“George Washington knew about commerce between the states, he did not know about the Internet,” Breyer told AFP in an exclusive interview, as he looked back on his 18 years serving as one of nine judges on the nation’s top bench.
“But we have to apply the values that underlie free speech to a world with the Internet, to a world with television.
“The difficulty of a constitutional judge’s task is to work out how these values, embodied in words in the document (the Constitution), these values that do not change, how do they apply to circumstances that continuously change?
“And that kind of problem comes up all the time,” said this pragmatic judge, counted among the more liberal, progressive members of the bench.
George Washington’s views on commerce are unlikely helpful to any originalist. His role in in the constitutional convention was ministerial, at best. He said nothing on point. Though we also know that Breyer has considered the views of other non-framers like John Adams. Though I guess Breyer wanted to pick a founding father that the French may be familiar. Lafayette and Washington were BFFs.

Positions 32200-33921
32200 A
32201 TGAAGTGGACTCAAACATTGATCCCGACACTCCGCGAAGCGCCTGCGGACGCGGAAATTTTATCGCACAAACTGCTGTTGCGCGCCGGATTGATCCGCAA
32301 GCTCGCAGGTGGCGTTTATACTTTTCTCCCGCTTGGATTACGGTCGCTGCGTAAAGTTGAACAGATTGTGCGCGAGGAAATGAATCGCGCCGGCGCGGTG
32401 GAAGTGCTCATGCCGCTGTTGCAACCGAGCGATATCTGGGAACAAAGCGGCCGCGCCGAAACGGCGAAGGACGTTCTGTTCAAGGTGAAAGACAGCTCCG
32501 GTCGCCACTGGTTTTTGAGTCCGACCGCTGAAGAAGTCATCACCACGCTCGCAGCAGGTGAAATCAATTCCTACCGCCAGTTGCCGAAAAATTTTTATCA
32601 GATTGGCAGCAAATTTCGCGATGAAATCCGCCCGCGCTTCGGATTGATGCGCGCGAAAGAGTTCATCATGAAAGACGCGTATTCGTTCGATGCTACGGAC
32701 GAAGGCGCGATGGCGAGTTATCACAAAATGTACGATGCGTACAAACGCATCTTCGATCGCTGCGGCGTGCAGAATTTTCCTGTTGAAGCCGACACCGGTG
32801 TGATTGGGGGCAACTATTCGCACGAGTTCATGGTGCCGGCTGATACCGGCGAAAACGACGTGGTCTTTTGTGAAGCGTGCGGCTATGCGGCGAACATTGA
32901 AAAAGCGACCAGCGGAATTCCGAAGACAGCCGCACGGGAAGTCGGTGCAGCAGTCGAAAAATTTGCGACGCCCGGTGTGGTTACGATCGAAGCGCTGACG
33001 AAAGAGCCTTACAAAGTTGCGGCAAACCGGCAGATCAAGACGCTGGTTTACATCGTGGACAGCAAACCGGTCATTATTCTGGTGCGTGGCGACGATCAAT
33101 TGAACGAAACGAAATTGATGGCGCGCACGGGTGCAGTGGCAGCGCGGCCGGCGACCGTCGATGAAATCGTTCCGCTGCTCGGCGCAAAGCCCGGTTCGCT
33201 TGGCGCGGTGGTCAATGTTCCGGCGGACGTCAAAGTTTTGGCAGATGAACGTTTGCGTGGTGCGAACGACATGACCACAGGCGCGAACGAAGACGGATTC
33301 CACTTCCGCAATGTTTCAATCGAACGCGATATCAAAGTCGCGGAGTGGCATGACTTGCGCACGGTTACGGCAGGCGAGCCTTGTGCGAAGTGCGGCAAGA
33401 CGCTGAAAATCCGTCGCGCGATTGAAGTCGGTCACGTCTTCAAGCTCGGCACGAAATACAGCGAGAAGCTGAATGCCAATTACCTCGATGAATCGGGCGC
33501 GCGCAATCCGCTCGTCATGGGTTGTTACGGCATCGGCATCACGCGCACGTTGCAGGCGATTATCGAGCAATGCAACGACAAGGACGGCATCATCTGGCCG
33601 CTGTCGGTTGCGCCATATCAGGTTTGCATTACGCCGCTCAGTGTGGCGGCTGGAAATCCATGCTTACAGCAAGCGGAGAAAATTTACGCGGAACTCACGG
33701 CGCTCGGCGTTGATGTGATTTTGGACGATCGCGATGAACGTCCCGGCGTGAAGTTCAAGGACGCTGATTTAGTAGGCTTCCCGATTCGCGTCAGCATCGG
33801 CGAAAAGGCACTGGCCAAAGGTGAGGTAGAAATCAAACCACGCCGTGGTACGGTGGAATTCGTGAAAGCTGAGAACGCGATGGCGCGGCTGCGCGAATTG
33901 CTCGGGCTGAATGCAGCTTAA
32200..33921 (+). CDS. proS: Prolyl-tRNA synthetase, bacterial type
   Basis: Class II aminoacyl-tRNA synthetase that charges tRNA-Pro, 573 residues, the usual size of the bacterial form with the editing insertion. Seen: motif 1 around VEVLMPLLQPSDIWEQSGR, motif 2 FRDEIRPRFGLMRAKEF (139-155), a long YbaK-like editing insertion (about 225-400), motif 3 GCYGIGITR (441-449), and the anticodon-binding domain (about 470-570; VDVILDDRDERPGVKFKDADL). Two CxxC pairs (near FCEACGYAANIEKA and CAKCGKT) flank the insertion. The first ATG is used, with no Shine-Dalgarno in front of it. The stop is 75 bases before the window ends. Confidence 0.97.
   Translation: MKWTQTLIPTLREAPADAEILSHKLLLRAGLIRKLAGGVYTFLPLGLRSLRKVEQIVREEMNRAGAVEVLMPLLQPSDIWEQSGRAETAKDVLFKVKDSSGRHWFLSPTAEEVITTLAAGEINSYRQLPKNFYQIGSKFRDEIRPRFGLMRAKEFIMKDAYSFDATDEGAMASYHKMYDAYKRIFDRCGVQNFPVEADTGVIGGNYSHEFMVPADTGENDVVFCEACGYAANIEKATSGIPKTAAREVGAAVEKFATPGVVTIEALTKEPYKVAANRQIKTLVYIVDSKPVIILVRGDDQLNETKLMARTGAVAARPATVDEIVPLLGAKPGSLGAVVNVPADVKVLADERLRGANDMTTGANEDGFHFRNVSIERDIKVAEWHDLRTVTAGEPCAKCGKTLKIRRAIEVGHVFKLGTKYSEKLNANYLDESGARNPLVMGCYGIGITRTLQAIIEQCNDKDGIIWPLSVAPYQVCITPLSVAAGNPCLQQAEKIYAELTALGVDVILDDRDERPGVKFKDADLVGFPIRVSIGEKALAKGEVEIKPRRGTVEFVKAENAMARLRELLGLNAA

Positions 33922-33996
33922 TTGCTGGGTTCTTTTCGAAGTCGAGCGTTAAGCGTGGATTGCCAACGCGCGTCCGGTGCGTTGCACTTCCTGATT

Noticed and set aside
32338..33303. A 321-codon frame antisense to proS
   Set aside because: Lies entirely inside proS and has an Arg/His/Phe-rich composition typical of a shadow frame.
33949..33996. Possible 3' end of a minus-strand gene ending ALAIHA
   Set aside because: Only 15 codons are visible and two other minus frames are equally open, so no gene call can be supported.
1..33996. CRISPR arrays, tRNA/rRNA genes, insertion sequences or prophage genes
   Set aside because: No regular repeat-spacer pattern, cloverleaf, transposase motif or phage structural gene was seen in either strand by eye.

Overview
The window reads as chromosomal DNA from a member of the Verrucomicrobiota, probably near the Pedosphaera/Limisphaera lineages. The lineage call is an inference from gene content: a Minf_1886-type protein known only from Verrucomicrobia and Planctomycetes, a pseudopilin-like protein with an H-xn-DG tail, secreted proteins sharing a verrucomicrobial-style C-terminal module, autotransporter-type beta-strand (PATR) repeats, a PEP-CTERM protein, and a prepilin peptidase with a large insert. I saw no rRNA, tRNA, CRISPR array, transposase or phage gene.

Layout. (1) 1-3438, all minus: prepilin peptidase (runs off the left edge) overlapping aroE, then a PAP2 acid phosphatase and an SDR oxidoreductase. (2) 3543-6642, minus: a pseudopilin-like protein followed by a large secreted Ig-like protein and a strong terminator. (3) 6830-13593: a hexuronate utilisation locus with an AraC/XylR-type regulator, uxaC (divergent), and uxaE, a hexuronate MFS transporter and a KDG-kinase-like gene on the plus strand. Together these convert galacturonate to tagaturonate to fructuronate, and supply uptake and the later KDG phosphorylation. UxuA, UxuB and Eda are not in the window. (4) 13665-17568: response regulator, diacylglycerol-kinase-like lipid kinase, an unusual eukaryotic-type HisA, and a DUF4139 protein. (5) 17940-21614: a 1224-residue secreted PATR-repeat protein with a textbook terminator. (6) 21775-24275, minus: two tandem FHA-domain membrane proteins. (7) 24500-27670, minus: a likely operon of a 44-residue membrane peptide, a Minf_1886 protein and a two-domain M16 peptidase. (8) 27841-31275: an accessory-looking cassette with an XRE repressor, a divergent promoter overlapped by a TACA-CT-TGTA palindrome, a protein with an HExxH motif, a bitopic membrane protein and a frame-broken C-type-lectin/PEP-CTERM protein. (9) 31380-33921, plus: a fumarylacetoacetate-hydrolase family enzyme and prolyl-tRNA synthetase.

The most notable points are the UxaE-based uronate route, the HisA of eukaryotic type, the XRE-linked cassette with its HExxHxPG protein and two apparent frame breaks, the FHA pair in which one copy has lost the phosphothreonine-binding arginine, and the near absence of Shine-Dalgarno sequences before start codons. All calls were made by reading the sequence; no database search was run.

Though, even Breyer concedes history is not too useful (unless it supports his view of the Second Amendment):
“Why do other people want to say, ‘Do everything via history?’ I say, that won’t work… If you want just history, let’s hire nine historians. Let’s not hire nine judges.”
Interestingly, Breyer says he writes his dissents to convince the other Justices:
“I’m always writing a dissent not for you, and not for the public. My audience is always the other judges. And they will read it. And I’m hoping that there’ll be some changes. And sometimes there are, you see — more than you think. And then the dissent has succeeded.”
Scalia, in contrast, writes them for law students and case books.